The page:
(Bloomberg) -- Congressional negotiators are nearing agreement on a $1.3 trillion spending bill to avoid a government shutdown this weekend after key compromises were reached during overnight talks, congressional aides from both parties said early Wednesday.
The plan would include money for see-through fencing at the U.S.-Mexico border but not the concrete wall sought by President Donald Trump, some of the aides said.
The catch-all bill is expected to be unveiled later Wednesday after top leaders meet, Republican and Democratic aides said. It likely will be the last major piece of legislative business before November congressional elections.
Current government funding runs out at the end of the day Friday. Congress may still have to pass a stopgap funding bill to keep the government operating while the House and Senate consider an overall spending measure.
The measure would increase spending on the military by $80 billion and on domestic programs by $63 billion over previous budget limits set out in the bipartisan budget agreement that ended a February shutdown. In addition to the $1.2 trillion in overall funding that was agreed to in February, the military would receive $71 billion in war funds not subject to budget caps.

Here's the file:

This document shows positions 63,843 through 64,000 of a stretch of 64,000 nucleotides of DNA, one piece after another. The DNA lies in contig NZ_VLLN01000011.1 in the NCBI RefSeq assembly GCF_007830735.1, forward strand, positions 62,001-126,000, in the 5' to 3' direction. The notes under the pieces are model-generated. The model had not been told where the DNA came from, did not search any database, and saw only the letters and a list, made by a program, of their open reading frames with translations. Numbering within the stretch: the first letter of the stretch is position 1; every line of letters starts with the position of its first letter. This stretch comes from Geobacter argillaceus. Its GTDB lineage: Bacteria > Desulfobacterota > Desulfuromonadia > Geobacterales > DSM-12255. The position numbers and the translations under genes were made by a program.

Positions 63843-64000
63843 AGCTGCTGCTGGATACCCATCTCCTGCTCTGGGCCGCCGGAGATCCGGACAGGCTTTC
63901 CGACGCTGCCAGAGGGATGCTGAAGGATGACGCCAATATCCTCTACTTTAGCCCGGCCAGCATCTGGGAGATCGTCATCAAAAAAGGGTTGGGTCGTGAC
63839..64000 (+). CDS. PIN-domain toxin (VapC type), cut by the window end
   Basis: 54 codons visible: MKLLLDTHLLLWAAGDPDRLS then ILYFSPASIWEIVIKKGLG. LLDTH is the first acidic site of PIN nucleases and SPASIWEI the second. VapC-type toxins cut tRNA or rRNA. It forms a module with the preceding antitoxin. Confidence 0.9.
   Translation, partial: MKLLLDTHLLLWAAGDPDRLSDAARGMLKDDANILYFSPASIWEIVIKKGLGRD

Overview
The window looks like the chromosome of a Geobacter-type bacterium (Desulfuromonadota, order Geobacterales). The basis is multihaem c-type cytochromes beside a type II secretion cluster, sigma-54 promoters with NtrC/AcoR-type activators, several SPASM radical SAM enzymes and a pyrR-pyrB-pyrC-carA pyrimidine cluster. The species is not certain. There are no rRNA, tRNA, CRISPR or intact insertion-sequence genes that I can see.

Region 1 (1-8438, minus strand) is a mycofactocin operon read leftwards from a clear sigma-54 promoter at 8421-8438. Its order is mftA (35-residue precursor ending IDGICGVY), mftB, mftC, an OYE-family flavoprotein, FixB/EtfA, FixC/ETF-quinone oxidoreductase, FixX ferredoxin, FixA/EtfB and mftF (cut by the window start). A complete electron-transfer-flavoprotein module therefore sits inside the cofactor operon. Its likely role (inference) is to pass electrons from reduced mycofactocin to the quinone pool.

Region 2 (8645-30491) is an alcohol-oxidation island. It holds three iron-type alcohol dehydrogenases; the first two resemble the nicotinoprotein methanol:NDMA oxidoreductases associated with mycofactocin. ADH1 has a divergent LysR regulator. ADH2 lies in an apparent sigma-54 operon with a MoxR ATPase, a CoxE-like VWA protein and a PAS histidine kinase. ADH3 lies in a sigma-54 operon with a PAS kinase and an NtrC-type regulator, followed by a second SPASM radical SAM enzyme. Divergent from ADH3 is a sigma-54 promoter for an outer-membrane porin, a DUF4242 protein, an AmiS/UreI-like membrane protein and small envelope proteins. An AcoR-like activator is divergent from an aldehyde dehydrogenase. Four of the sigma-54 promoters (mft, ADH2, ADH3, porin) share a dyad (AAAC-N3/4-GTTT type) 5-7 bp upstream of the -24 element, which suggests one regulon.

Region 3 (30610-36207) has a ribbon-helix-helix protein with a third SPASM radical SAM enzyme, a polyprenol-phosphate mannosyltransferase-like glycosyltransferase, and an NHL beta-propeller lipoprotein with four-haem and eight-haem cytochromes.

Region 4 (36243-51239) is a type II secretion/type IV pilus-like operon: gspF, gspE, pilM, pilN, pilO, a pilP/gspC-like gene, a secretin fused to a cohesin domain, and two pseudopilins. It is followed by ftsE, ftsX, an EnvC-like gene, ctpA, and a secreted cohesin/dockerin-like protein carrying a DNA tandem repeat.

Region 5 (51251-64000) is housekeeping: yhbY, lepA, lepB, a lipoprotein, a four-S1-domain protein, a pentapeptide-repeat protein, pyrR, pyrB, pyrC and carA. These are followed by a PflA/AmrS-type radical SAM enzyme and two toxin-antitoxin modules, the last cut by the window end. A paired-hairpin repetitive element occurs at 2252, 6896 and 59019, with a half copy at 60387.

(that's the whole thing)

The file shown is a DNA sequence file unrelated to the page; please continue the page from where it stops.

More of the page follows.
One aide said the measure won’t strip funding from Planned Parenthood, which provides abortions and other women’s health services, or from cities that shield undocumented immigrants from deportation. It also would bolster Democratic priorities including TIGER infrastructure grants, which would be tripled to $1.5 billion, while sparing the Environmental Protections Agency from the 30 percent cut that Trump requested, that aide said.
The bill would contain funding to combat Russian interference in the 2018 midterm election, the aide said.
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